Role of blood glucose and fat profile in lung function pattern of Indian type 2 diabetic subjects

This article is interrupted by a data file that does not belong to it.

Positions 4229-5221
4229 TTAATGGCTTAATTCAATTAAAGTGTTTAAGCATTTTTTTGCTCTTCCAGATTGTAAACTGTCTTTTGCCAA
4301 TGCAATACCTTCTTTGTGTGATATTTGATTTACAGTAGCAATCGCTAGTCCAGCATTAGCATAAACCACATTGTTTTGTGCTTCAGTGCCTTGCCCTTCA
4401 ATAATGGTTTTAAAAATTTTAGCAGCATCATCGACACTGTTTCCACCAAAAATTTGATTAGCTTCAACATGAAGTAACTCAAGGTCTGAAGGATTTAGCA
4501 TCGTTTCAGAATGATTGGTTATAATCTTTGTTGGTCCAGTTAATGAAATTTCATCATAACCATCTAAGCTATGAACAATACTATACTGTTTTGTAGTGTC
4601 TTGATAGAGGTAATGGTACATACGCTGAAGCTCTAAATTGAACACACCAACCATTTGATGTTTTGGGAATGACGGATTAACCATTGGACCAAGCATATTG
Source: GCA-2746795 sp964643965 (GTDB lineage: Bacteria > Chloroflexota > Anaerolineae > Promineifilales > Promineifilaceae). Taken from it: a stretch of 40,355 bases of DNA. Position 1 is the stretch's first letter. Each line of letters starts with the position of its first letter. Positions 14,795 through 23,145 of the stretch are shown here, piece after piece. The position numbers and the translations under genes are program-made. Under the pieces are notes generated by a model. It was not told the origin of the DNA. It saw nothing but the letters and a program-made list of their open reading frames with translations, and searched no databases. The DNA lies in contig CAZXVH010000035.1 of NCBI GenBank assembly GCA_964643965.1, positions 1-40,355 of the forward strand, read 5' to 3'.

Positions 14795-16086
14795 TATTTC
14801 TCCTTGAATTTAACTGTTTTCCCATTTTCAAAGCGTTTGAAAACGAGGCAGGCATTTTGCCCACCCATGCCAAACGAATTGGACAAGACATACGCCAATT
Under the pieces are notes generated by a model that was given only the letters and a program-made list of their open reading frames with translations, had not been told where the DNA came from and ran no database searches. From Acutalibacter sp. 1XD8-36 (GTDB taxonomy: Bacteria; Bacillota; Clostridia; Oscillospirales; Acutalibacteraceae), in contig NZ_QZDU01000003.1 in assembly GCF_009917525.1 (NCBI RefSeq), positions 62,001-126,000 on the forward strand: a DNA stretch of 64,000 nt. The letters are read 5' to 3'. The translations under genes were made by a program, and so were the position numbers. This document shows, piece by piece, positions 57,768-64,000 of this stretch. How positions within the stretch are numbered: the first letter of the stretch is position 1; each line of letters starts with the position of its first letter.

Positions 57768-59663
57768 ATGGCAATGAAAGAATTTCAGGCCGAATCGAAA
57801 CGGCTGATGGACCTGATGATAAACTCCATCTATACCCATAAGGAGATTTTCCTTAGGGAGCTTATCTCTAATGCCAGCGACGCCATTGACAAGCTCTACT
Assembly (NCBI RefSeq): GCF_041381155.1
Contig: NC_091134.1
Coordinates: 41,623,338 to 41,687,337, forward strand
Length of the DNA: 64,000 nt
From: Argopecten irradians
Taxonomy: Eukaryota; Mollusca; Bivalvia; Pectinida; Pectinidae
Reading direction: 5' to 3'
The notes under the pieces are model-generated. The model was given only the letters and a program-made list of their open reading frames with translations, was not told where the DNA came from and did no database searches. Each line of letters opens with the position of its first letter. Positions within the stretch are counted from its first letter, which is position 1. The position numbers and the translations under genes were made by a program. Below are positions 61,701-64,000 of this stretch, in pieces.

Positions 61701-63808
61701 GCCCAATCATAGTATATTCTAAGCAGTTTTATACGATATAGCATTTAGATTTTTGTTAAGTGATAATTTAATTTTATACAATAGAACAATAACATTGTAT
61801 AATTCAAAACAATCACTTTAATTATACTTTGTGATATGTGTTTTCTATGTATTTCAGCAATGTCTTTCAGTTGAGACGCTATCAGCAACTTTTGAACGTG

Background and objectives: It has been hypothesized that changes in lung function can occur in patients with diabetes. Nevertheless, it is unclear how much of this correlation links with biomarkers of metabolism disorder. We have investigated the association between hypoglycaemic and fat profile with lung function in Indian diabetic subjects. Design: Prospective observational study. Setting: Diabetes care unit of King Edward Memorial (KEM) hospital. Patients: Out of 465 patients who agreed to participate in this study, valid lung function data were available from 347 Type 2 diabetic subjects. Measurements: Pulmonary function test including predicted forced vital capacity (% FVC), predicted forced expiratory volume in 1 second (% FEV1) and FEV1/FVC ratio were assessed. We also examined fat profile, glucose, HbA1c, hemoglobin and other hematological parameters. Results: Four hundred sixty-five subjects aged 55 ± 11 participated in the study. Predicted forced vital capacity, % FEV1 and FEV1/FVC ratio was 85.88 ± 13.53, 85.87 ± 14.06 and 82.03 ± 6.83, respectively. Also, approximately 8 to 17% of the participant reported having at least one chronic respiratory symptom or lung disease. We found that high glycaemic measures (i.e. fasting and post-meal plasma glucose) are linked with dyspnea. In addition, HDL (high-density lipoprotein) concentration was directly associated with % FVC. Conclusions: It is difficult to draw a clear conclusion about the cause-effect relationship or clinical impact based on this study alone. However, identification of clinically meaningful elements for developing a screening program is critical.
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